An Template:Visible anchor or plane tree is a rooted tree for which an ordering is specified for the children of each vertex. This is called a "plane tree" because an ordering of the children is equivalent to an embedding of the tree in the plane (up to homotopy through embeddings or ambient isotopy). Given an embedding of a rooted tree in the plane, if one fixes a direction of children (starting from root, then first child, second child, etc.), say counterclockwise, then an embedding gives an ordering of the children. Conversely, given an ordered tree, and conventionally draw the root at the top, then the child nodes in an ordered tree can be drawn left-to-right, yielding an essentially unique planar embedding (up to embedded homotopy, i.e., moving the edges and nodes without crossing).

An n-ary tree is a rooted tree for which each vertex has at most n children. 2-ary trees are sometimes called binary trees, while 3-ary trees are sometimes called ternary trees.

A terminal vertex of a tree is a vertex of degree 1. In a rooted tree, the leaves are all terminal vertices; additionally, the root, if not a leaf itself, is a terminal vertex if it has precisely one child.

## Example

The example tree shown to the right has 6 vertices and 6 − 1 = 5 edges. The unique simple path connecting the vertices 2 and 6 is 2-4-5-6.

## Facts

• Every tree is a bipartite graph and a median graph. Every tree with only countably many vertices is a planar graph.
• Every connected graph G admits a spanning tree, which is a tree that contains every vertex of G and whose edges are edges of G.
• Every connected graph with only countably many vertices admits a normal spanning tree (Diestel 2005, Prop. 8.2.4).
• There exist connected graphs with uncountably many vertices which do not admit a normal spanning tree (Diestel 2005, Prop. 8.5.2).
• Every finite tree with n vertices, with n > 1, has at least two terminal vertices (leaves). This minimal number of terminal vertices is characteristic of path graphs; the maximal number, n − 1, is attained by star graphs.
• For any three vertices in a tree, the three paths between them have exactly one vertex in common.

## Enumeration

### Labeled trees

Cayley's formula states that there are nn−2 trees on n labeled vertices. It can be proved by first showing that the number of trees with vertices 1,2,...,n, of degrees d1,d2,...,dn respectively, is the multinomial coefficient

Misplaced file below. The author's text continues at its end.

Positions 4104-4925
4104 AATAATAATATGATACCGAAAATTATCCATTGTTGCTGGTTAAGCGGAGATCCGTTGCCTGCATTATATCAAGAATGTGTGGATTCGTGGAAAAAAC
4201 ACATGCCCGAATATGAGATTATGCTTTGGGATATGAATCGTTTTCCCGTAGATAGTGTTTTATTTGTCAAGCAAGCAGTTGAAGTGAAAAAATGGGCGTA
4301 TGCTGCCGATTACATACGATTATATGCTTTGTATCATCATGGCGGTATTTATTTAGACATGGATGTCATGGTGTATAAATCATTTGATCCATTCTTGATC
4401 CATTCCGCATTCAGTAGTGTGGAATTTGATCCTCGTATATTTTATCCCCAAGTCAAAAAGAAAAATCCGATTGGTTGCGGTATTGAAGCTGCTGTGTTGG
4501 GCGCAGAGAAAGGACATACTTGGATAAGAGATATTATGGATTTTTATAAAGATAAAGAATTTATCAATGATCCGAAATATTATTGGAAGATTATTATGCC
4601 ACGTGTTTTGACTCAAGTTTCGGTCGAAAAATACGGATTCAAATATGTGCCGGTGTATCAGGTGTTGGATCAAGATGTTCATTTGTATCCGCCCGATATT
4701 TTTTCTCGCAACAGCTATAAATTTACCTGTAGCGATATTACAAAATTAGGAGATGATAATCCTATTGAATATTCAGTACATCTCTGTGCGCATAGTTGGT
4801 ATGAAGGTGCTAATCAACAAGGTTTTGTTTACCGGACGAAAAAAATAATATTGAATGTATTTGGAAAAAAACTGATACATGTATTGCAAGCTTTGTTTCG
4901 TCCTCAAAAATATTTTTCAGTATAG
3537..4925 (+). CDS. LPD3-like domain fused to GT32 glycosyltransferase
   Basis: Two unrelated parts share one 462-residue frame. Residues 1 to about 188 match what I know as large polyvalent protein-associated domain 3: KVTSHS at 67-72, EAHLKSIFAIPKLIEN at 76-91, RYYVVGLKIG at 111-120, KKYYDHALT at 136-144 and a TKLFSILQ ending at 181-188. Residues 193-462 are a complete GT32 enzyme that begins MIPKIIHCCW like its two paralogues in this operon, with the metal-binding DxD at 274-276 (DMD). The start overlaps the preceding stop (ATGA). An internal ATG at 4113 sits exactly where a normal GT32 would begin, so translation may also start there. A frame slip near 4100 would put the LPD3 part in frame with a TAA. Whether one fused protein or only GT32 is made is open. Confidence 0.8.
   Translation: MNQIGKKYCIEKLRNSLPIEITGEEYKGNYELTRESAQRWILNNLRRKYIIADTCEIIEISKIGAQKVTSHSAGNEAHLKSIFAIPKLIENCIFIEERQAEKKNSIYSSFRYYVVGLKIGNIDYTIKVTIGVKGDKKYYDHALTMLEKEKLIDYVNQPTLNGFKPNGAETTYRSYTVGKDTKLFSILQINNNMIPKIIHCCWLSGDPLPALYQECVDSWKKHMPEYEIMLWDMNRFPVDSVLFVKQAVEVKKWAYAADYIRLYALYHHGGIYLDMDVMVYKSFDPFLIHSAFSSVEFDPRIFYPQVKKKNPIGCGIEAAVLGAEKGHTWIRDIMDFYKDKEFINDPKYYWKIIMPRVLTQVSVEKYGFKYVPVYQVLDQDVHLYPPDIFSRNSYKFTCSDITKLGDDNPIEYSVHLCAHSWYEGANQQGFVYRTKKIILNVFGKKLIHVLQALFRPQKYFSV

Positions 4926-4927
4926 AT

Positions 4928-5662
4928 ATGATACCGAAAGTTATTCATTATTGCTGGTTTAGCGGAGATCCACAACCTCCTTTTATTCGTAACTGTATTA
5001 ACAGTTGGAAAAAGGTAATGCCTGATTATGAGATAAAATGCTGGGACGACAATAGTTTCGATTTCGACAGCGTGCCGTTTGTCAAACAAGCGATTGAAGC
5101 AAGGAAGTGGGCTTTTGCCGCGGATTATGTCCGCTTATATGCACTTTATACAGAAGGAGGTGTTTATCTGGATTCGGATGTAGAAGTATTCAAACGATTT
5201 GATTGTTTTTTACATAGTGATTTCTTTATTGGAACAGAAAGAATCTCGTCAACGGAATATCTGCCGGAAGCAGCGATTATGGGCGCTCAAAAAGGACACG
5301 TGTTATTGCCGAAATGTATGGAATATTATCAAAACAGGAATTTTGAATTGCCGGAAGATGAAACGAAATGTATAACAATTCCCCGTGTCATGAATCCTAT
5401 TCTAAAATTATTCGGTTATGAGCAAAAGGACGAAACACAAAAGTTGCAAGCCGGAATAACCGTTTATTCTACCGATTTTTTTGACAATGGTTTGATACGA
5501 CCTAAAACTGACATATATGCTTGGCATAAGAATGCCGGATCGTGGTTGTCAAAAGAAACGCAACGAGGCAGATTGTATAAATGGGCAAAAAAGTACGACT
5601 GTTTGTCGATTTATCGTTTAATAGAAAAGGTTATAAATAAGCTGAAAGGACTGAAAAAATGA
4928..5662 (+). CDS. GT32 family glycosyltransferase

An alternative proof uses Prüfer sequences.

Cayley's formula is the special case of complete graphs in a more general problem of counting spanning trees in an undirected graph, which is addressed by the matrix tree theorem. The similar problem of counting all the subtrees regardless of size has been shown to be #P-complete in the general case (Jerrum (1994)).

### Unlabeled trees

Counting the number of unlabeled free trees is a harder problem. No closed formula for the number t(n) of trees with n vertices up to graph isomorphism is known. The first few values of t(n) are:

1, 1, 1, 1, 2, 3, 6, 11, 23, 47, 106, 235, 551, 1301, 3159, ... (sequence [{{fullurl:OEIS:{{{id}}}}} {{{id}}}] in OEIS)

. Otter (1948) proved the asymptotic estimate:

with C = 0.534949606… and α = 2.99557658565…. (Here, means that .) This is a consequence of his asymptotic estimate for the number of unlabeled rooted trees with n vertices:

with D = 0.43992401257… and α the same as above (cf. Knuth (1997), Chap. 2.3.4.4 and Flajolet & Sedgewick (2009), Chap. VII.5).

## Types of trees

A star graph is a tree which consists of a single internal vertex (and n − 1 leaves). In other words, a star graph of order n is a tree of order n with as many leaves as possible. Its diameter is at most 2.

A tree with two leaves (the fewest possible) is a path graph. If all vertices in a tree are within distance one of a central path subgraph, then the tree is a caterpillar tree. If all vertices are within distance two of a central path subgraph, then the tree is a lobster.

## References

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• Diestel, Reinhard (2005), Graph Theory (3rd ed.), Berlin, New York: Springer-Verlag, ISBN 978-3-540-26183-4 .
• Flajolet, Philippe; Sedgewick, Robert (2009), Analytic Combinatorics, Cambridge University Press, ISBN 978-0-521-89806-5
• Donald E. Knuth. The Art of Computer Programming Volume 1: Fundamental Algorithms. Addison-Wesley Professional; 3rd edition (November 14, 1997).
• Jerrum, Mark (1994), "Counting trees in a graph is #P-complete", Information Processing Letters 51 (3): 111–116, doi:10.1016/0020-0190(94)00085-9, ISSN 0020-0190 .
• Otter, Richard (1948), "The Number of Trees", Annals of Mathematics, Second Series 49 (3): 583–599, doi:10.2307/1969046 .